Top German Rieslings from the 2005 vintage: 22 wines tasted blind
November 27, 2011
2005 struck me as a good year for some 22 top German dry Rieslings tasted in Berlin on 27 November 2011.
But also a good example to indicate the difference between fine dry Burgundy and fine dry German Riesling. Let’s face it. Dry in German can mean a bit sweet, at least for tasters like me, accustomed to most dry whites from France. Some exceptions, sure. But overall, comparing Burgundian Chardonnay with dry German Riesling – as some like to do – is rather apples and pears. Of course both are superb wines. And different. 2005, a vintage known for richness and fat, really highlights this difference. Perhaps a vintage like 2010, with more acidity, would make it less obvious?
First off, allow me to heap high praise on Jürgen Klucken for peerless organization and a terrific meal, along with extra wines for the various dishes, which included a velvety delicious home-made pumpkin soup with fresh croutons, a delectable quiche with mini asparagus, a fabulous Coq au Riesling (but of course), and a pineapple crumble with ice cream.
From A to Z, this was a great success, with friends and acquaintances in Berlin, a city I cannot praise enough: vibe, coolness, culture, easy goingness, economical, hip, etc etc…
Special thanks to my friend and fellow blogger Martin Zwick, whose notes are already up on the German wine forum: http://www.dasweinforum.de/viewtopic.php?f=98&t=1344
I stayed at the Palace Hotel, which cost €119 per night, including a superb breakfast. The comfort and attention to detail – a morning newspaper brought to the room free of charge, a welcome cake (which I did not touch), a request for a wake-up call – were all included in the most friendly manner. But that is Berlin for you: a friendly city. You make that remark to Berliners and they cannot believe it. But believe me, living in France, the difference is eindeutig. For €119, try to get the same quality in Paris.
The tasting had good rhythm: we started about 7 pm and ended at 1 am – lots of wine to taste, with dinner in between, and plenty of conversation and discussion. Jürgen served the wines blind in flights of two, to best compare. After tasting each pair, some discussion ensued, with the more experienced tasters guessing from which region the Rieslings may have come. Lovely glassware from Zalto Denk’Art, glasses that are very light and thin and made of crystal. I will buy some.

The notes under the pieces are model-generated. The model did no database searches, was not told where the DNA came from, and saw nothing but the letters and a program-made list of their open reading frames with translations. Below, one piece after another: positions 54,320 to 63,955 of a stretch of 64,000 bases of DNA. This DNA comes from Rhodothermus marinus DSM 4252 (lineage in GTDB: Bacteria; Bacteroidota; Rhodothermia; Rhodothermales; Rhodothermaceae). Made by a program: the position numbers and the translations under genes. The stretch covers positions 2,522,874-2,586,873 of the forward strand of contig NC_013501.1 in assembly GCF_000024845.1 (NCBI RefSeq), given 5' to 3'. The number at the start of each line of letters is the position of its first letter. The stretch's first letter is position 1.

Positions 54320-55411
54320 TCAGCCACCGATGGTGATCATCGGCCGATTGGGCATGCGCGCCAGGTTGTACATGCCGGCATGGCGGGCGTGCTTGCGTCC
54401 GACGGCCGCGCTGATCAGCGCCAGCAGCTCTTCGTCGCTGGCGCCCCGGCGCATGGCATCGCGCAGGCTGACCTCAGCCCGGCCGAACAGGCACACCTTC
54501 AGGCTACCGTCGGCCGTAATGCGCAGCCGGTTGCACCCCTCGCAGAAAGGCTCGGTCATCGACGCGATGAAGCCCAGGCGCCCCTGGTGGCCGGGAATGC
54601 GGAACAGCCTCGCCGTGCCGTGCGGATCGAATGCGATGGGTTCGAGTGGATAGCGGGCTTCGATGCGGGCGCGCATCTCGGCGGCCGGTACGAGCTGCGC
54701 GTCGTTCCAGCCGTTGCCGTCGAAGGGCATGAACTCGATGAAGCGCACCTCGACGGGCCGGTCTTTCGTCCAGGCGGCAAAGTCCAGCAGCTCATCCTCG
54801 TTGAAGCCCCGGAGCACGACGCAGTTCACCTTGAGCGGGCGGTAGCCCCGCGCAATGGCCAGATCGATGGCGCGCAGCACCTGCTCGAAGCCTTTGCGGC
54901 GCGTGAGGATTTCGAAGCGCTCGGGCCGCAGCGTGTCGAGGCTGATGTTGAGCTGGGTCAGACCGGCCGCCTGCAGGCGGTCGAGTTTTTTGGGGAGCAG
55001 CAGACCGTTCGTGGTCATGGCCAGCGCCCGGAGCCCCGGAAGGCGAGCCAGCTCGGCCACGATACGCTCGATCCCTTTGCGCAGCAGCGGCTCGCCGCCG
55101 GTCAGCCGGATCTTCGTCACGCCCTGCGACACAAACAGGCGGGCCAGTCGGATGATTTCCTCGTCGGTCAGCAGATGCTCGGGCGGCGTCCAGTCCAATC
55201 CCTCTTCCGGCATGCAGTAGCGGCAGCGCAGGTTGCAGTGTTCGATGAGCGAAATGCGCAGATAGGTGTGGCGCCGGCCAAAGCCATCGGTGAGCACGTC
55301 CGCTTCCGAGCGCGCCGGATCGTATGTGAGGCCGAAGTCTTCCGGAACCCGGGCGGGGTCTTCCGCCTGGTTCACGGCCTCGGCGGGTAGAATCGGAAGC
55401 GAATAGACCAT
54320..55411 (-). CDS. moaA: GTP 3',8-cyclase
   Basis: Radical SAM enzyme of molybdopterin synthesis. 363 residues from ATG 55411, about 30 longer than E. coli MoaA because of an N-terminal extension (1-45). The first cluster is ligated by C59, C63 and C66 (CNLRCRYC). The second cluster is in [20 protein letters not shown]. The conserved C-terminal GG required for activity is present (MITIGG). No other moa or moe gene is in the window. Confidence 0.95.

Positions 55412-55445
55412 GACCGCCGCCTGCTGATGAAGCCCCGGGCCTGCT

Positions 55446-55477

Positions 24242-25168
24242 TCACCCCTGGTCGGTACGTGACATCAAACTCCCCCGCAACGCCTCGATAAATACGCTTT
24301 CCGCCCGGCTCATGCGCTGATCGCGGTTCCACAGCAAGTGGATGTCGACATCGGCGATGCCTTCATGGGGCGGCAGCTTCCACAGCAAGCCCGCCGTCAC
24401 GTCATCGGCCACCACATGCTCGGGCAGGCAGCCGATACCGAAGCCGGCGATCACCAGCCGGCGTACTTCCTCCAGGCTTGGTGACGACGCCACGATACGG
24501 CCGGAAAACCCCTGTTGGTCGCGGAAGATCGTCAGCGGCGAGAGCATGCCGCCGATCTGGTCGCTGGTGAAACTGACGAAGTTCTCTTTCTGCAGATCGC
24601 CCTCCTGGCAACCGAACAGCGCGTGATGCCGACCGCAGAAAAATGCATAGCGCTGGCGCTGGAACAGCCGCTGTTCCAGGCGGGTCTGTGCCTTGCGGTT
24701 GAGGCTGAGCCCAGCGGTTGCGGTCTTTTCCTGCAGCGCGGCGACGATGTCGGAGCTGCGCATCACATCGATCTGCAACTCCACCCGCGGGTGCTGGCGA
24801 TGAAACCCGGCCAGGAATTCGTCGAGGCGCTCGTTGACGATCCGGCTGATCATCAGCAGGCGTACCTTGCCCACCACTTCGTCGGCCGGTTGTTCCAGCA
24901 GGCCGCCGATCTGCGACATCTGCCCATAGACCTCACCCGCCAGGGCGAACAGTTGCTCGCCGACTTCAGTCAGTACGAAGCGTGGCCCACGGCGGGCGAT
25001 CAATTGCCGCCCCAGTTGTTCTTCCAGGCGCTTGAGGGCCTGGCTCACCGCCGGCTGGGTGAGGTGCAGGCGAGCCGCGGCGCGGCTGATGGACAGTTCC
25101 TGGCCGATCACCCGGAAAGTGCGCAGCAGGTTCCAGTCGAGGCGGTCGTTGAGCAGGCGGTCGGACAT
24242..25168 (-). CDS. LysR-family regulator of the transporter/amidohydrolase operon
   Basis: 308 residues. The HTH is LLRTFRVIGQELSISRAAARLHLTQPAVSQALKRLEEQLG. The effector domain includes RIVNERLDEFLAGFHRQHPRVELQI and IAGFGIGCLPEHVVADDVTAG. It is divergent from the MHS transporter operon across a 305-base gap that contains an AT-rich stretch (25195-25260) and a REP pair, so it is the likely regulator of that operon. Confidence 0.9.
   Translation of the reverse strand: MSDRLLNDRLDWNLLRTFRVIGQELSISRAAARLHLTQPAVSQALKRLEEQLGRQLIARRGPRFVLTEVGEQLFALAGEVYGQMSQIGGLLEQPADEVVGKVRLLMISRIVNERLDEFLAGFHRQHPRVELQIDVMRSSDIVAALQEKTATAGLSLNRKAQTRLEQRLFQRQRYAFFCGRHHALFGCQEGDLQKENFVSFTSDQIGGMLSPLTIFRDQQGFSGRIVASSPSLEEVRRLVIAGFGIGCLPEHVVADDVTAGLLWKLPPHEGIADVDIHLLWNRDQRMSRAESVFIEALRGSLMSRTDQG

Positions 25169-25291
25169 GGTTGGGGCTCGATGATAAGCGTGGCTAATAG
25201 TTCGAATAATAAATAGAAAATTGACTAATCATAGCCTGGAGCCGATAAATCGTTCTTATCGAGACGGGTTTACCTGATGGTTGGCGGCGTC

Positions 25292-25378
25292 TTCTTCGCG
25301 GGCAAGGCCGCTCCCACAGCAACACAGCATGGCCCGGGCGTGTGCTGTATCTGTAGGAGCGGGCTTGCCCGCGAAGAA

All 2005s… wines in bold, I liked; in red and bold even more, when underlined, the best
Von Othegraven Kanzem Altenberg Riesling (Mosel). This showed a rather pleasing nose, a bit sweetish, some white pepper purity, with a palate that was full bodied yet a touch bitter on the finish. Turns out to be 14% alcohol, so probably not much residual sugar. 88
Van Volxem Altenberger Alte Reben (Mosel) 12%. The nose is not as expressive, even slightly closed, but the palate is very sweet and somewhat cloying on the finish. I liked this less. Dry wine? I do not think so! 86
A Christmann “Idig” Königsbacher (Pfalz) 13%. A nougat nose, a bit soapy to me, although there was also some chamomile elegance, I suppose. The palate displayed, again, a certain over-rich thickness which is not to my personal liking. 87
Knisper Im Grossen Garten (Pfalz) 12.5%. Funny, this wine really divided the table. Some swore by it, others found it downright faulty. I personally preferred the nose as more Riesling like, with lemon lime aspects and hints of gunflint. But, yes, there was a bit of wet sock here that detracted. Still, the palate had more acidity – even mouth puckering – and I found this the better wine. 88